After pregnancy and return to work, the next major upheaval for most working parents happens when their child enters school and the childcare arrangemen­ts they have come to rely on are suddenly upended. The American education system hardly qualifies as full-time care. The average school is closed for 29 days during the 10 months a year when it is officially “in session.” These days off, along with summer vacations and the perpetual misalignme­nt between the school day and the work

day, all create gaps in childcare.

We’ve found that these “care gaps” are often more difficult for working parents to navigate than obtaining full-time care for younger children. Many working mothers have reported feeling blindsided by the challenge of securing and paying for quality care for school-age children. One mother we interviewe­d was astonished to find her childcare costs did not diminish significan­tly when her daughter transition­ed to kindergart­en and, as a result, she and her partner had to reorient their family budget.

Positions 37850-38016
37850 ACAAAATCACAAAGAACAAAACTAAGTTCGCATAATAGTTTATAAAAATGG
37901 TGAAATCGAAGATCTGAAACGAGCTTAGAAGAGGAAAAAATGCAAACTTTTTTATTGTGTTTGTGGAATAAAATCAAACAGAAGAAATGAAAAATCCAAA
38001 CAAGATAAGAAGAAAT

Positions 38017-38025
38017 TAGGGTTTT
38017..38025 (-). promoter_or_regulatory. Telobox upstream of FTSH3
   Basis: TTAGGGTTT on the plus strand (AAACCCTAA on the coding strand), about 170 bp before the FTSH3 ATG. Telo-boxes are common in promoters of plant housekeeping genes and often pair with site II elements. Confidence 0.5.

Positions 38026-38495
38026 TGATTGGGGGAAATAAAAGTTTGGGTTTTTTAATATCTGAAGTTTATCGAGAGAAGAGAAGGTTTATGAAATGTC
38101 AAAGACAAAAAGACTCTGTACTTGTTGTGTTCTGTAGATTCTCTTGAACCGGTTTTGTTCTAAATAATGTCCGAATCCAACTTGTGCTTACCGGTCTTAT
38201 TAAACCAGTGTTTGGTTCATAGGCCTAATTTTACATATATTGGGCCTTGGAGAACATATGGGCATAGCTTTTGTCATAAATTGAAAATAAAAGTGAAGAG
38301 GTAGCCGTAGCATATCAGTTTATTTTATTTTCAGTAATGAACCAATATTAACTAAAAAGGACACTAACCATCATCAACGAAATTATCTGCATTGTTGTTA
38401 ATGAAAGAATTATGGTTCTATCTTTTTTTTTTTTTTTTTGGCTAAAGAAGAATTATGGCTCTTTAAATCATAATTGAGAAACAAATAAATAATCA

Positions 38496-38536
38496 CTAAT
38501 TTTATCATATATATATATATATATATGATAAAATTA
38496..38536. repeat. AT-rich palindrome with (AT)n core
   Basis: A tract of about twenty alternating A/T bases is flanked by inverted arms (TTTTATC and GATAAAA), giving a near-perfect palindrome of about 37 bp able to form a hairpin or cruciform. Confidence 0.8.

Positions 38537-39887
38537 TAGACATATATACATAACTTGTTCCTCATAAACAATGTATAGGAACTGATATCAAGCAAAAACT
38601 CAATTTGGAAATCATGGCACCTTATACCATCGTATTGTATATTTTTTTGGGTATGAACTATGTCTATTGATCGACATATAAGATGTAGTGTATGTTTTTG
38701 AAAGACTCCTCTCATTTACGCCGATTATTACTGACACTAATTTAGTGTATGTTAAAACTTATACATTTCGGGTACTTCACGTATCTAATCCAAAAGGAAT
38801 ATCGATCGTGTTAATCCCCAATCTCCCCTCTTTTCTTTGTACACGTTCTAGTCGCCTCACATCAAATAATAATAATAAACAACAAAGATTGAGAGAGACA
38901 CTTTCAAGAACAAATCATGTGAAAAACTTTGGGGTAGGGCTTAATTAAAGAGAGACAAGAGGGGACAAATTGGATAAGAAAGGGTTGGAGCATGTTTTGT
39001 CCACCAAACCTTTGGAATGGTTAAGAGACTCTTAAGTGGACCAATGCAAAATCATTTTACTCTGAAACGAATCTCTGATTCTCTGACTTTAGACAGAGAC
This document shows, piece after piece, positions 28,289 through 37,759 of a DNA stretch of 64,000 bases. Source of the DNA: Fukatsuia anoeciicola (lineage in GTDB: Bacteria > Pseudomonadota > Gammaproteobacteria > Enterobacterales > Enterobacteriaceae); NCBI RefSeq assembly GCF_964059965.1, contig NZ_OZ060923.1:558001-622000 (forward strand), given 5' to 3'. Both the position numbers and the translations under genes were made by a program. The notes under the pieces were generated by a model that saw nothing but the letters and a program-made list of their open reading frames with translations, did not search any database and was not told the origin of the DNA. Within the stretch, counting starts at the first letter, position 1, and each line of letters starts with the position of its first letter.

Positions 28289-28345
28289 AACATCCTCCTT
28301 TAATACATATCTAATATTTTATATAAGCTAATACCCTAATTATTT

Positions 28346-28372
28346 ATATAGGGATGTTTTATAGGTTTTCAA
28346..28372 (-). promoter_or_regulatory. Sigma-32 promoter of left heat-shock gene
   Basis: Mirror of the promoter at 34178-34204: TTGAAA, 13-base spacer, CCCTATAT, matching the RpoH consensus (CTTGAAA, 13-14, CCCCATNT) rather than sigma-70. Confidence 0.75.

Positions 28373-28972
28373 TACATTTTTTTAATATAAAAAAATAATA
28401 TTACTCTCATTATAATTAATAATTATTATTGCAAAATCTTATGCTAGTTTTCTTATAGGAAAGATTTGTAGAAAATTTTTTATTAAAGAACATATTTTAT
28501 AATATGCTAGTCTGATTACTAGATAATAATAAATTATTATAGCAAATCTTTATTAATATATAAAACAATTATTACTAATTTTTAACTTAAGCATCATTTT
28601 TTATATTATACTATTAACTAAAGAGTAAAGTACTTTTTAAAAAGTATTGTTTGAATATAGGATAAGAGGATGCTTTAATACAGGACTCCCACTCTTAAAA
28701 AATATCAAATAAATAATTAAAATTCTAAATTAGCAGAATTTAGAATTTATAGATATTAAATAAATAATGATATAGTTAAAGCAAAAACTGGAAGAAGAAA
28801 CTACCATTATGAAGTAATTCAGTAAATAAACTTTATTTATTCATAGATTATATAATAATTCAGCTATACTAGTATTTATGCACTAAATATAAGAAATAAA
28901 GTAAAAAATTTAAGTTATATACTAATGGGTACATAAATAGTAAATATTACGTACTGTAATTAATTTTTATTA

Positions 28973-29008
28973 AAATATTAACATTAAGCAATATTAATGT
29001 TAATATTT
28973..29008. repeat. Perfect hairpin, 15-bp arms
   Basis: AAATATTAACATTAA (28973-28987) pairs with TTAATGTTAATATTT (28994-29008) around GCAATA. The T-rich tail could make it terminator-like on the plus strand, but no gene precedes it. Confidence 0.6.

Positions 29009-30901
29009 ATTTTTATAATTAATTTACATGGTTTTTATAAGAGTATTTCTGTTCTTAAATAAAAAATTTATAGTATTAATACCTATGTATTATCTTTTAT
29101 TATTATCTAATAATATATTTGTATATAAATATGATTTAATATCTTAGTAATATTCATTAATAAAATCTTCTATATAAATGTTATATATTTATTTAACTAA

Children continue to need care even as they transition to middle and high school and become more independen­t. Yet there are far fewer after-school programs and care options available for tweens and teens. While high schoolers require less supervisio­n, they often lead busier lives and need to be shuttled between activities, after-school jobs, and social engagement­s. Research shows that, as with other childcare tasks, these responsibi­lities continue to fall primarily on mothers rather than fathers. While care for teens is less physically demanding and time intensive, it often requires more emotional labour as children develop their own identities and navigate complex social and emotional issues.